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Old 05-24-2009, 02:59 PM  
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They have wanted me to take this horse since christmas but I am so leary because of this issue hence the reason she isn't here yet! These people are very inexperienced with horses and it is tough getting through to them that this IS something that needs further investigation. My hope by coming here and asking you guys was to get some knew ideas of what could be wrong so that I could present it to them and hopefully they would act further on this. Basically I just need someone to back up what I am saying LOL!
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Old 05-24-2009, 03:05 PM  
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May try then, gathering as much printable info on hindend weakness, stumbling, possible diseases and or conditions, etc. that you can find and present them.

If you have a Vet you trust and will talk with you, then maybe present the question to him/her and see what there thoughts are and what they would or would not be possible looking for in the diagnosis.
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Old 05-25-2009, 09:47 PM  
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Take the horse for training once they have a soundness exam? That way you can book them and get them to Vet the horse first. This horse could fall with you on be carefull.
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Old 05-25-2009, 10:42 PM  
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This is what I am attempting to do. I have told them from the first time they asked if I would take her that she would have to be vetted first. I want her to go the the university so she gets a thorough workup by horse competent vets!

I am still waiting for the pictures to be sent to me and I will post them asap!!!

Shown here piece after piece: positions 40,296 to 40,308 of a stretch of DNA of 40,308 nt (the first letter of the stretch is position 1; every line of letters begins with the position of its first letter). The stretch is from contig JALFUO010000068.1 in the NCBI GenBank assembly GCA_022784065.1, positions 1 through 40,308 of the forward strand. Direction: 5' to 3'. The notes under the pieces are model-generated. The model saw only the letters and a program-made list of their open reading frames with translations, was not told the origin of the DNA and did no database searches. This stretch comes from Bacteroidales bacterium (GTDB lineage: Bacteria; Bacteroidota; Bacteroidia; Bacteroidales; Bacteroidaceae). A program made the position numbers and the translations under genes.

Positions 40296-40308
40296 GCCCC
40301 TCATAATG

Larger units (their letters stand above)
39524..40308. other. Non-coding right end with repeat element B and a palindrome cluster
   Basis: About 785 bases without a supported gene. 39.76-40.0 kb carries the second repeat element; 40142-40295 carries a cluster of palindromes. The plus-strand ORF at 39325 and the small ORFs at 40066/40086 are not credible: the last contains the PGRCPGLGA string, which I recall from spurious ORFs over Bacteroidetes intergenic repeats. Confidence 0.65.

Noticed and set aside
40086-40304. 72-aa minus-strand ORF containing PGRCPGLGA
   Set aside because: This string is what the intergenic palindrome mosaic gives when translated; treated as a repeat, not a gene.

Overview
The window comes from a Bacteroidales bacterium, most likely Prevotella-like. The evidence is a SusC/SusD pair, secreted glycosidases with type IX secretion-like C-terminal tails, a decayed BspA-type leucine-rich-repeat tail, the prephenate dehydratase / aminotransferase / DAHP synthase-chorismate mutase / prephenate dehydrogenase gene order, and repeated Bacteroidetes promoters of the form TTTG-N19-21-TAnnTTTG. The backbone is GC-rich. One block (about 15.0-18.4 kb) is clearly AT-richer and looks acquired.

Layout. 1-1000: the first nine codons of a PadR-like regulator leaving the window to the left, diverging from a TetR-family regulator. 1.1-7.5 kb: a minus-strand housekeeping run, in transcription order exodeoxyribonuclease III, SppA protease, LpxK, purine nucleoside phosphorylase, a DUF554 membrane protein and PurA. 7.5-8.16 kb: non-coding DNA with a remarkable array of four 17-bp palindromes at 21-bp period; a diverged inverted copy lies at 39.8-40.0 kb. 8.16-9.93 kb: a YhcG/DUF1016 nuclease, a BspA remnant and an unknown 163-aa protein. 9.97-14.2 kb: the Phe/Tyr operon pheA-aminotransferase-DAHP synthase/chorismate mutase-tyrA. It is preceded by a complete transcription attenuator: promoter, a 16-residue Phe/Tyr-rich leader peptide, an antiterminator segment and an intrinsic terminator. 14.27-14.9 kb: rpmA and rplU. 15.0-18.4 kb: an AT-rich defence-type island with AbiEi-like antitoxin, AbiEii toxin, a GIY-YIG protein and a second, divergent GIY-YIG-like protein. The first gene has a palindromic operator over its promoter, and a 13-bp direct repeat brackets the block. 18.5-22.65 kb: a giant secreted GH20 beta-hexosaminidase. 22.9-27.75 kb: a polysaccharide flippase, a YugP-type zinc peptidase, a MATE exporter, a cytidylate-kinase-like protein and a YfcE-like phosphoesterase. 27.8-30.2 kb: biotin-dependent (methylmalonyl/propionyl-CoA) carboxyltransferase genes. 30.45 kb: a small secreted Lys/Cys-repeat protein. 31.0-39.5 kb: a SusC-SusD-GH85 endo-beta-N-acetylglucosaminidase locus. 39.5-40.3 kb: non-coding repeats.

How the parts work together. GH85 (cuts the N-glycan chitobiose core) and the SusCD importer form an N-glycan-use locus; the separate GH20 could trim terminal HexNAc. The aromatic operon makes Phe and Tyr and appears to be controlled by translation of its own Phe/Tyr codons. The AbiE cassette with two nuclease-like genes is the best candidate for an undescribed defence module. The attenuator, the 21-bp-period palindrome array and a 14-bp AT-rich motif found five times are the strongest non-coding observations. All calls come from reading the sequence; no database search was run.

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Old 05-27-2009, 08:08 AM  
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May be totally irrelevant but I remembered reading this article and it was enough to make me stop feeding beet pulp, which I was never fond of anyway:


http://ezinearticles.com/?Is-Beet-Pu...tory&id=759474
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Old 05-27-2009, 10:09 AM  
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May be totally irrelevant but I remembered reading this article and it was enough to make me stop feeding beet pulp, which I was never fond of anyway:


http://ezinearticles.com/?Is-Beet-Pu...tory&id=759474
OMG! That sounds just like my mare! She is very weak in the hind end (more so each and every day, it seems). I have had her on beet pulp for well over a year due to issues maintaining weight, etc. The thought that I could be making her problems worse really makes me ill. Has anyone had reverse results when removing beet pulp?
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Old 05-27-2009, 10:29 AM  
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OMG! That sounds just like my mare! She is very weak in the hind end (more so each and every day, it seems). I have had her on beet pulp for well over a year due to issues maintaining weight, etc. The thought that I could be making her problems worse really makes me ill. Has anyone had reverse results when removing beet pulp?
I quit feeding beet pulp after I read that article but I never fed much to begin with and didn't have any weakness issue come up in that short time. I had one filly that had loose stools from the timothy/alfalfa hay I was feeding and my vet recommended adding some beet pulp shreds to her feed which did help, but seemed kind of backwards to me. I got some timothy/orchardgrass hay just for her and dropped the beet pulp.